Looking for its next ratings knockout, NBC has clinched a deal for a boxing reality series developed by “Survivor” creator Mark Burnett, DreamWorks co-founder Jeffrey Katzenberg and big-screen “Rocky” champ Sylvester Stallone.
A spokesman for Mark Burnett Prods. told Reuters Friday that after shopping the project, titled “The Contender,” to all the major networks this week, “we ultimately made a deal with NBC.”
Sources close to the bidding said NBC agreed to pay $2 million an episode for the 16-part series, a higher license fee than many first-year scripted dramas and sitcoms fetch, but that the deal was structured to allow the network to recover much of the fees.
The Burnett Prods. spokesman said the series, planned for a debut sometime next season, would begin casting on Monday for several aspiring pugilists to compete on the show as they slug their way through training and qualifying bouts to a big-time title shot.
Stallone, who gained fame in the 1976 film “Rocky” as the small-time boxer who beats the odds to go the distance with the world’s heavyweight champion, will play a central role in “The Contender” as a kind of mentor to the young boxers.
He also will serve as executive producer with Katzenberg and Burnett, the producer behind such reality shows as the hit franchise “Survivor” on CBS and “The Apprentice” with real estate tycoon Donald Trump on NBC.
But the series is not being linked with “Rocky,” in part because Metro-Goldwyn-Mayer Inc. controls rights to that franchise.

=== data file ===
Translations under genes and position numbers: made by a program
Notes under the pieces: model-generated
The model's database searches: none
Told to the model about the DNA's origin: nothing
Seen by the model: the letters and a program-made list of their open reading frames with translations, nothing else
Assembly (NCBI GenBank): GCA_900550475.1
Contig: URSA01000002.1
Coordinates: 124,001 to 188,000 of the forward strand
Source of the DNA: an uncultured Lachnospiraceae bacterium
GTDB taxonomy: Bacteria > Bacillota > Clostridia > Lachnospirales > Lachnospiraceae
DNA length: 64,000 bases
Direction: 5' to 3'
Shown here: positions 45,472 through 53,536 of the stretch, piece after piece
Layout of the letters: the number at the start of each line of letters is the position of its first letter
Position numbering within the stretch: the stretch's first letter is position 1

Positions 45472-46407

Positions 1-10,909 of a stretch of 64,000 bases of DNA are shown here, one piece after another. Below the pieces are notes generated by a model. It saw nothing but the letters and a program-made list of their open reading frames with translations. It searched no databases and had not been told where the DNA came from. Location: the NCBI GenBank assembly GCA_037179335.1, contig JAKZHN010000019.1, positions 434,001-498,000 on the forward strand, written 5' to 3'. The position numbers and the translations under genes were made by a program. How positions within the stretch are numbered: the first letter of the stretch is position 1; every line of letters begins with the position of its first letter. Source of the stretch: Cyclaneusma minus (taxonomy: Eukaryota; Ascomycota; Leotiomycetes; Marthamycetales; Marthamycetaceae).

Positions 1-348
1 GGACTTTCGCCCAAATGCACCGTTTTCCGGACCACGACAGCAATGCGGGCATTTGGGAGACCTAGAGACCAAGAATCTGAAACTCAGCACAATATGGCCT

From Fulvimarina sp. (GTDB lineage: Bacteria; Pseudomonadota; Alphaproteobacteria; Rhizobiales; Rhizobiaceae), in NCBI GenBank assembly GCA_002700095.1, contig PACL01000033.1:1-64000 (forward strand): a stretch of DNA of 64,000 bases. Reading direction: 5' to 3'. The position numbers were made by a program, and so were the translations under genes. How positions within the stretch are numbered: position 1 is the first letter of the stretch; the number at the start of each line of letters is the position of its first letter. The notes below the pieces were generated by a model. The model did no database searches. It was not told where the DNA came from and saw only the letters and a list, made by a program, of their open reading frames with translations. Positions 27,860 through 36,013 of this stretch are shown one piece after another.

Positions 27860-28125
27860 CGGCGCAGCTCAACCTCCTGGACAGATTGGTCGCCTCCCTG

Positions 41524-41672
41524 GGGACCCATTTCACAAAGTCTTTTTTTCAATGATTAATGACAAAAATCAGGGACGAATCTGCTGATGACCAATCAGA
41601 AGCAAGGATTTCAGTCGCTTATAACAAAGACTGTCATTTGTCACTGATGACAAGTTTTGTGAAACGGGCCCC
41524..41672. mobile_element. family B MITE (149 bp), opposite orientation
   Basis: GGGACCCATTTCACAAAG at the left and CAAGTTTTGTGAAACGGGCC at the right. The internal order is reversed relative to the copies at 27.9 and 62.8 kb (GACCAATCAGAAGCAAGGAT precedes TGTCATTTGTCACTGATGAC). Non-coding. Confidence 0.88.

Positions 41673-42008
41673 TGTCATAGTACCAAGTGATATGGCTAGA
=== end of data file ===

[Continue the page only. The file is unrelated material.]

Details of the program remained sketchy, but the Burnett Prods. spokesman said the series is envisioned as an unscripted drama that chronicles the struggle of real-life boxers to make a name for themselves rather than as an athletic competition.
There was no official comment from the General Electric Co.-owned network.
But sources close to the negotiations said all four major networks bid on the project, with NBC winning out. NBC, however, negotiated barter terms that would let it potentially recoup nearly half the license fee, the sources said.
Under those terms, producers could buy a certain amount of advertising units for “The Contender” from NBC and sell them to product sponsors, with NBC pocketing a rebate, they said.
The Hollywood trade paper Daily Variety reported earlier this week that Burnett, Katzenberg and Stallone also planned to launch their own independent boxing federation in conjunction with the show. But sources said that aspect of the venture remains in its formative stages and was not part of the NBC deal.